Address by Deputy Minister van der Merwe at the Business Unity South Africa (BUSA) Cocktail Reception

Another world is possible

Distinguished Guests
Ladies and gentlemen

I am delighted to be here this evening and thank you very much indeed for the invitation to talk to you.

Our government has often stated its vision for a better life for all and hence a world that is different to the one presented to us, another world particularly on the African continent.

Our history of liberation shared many of the idealistic fervour of the early French Revolution that threw up many far sighted ideas considered wild at the time. As early as 1789, these revolutionaries proclaimed their vision of another world, asserting that:

"Why should we hold back our dreams? Just a few years ago many would have said it was impossible for us to challenge the King. Now we are being told to be modest in our aspirations, that we are impatient and unrealistic. But we refuse to take only one step at a time - we are running towards the sun. Our demands may never be met, but the fire of our impatience is unending: we cannot live at ease in a world where these things are not possible."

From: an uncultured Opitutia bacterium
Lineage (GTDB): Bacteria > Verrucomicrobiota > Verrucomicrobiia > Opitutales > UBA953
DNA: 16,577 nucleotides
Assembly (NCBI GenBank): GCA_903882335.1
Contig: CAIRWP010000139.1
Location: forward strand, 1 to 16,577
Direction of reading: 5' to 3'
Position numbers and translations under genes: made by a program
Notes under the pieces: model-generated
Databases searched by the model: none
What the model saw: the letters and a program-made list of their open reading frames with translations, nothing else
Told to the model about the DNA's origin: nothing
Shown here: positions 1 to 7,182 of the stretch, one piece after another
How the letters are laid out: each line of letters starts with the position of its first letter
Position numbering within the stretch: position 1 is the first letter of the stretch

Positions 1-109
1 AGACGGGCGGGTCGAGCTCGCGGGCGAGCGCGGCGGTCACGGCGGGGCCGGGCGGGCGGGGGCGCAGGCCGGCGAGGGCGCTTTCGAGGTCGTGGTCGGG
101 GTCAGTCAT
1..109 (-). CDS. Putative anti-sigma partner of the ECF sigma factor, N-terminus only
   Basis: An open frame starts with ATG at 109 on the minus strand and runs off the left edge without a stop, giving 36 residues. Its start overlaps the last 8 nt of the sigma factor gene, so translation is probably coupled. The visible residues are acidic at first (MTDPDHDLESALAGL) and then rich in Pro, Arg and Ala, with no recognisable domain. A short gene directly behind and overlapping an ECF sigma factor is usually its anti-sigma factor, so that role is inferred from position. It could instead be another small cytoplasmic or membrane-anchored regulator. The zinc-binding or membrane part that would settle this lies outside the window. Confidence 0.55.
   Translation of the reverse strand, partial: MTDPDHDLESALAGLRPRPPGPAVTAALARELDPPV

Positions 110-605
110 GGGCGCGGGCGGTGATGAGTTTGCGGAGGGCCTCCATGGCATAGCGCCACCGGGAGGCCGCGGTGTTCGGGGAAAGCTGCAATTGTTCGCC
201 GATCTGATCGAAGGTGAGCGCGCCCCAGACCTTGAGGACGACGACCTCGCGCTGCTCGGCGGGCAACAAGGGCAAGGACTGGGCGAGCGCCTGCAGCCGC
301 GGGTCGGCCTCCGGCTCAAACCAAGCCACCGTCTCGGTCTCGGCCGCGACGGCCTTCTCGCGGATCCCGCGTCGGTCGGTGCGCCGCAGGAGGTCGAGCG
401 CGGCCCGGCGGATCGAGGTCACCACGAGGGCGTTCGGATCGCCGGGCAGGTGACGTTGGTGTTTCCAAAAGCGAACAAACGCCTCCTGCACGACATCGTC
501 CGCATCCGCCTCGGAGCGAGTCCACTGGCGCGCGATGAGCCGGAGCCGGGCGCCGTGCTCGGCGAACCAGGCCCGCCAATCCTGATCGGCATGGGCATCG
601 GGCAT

This vision has been a consistent one advanced by progressive movements throughout our modern history. At the historic Congress of the People on 26 June 1955, 51 years ago, the Congress of the People adopted the Freedom Charter where they stated:

South Africa shall be a fully independent state which respects the rights and sovereignty of all nations.

And that: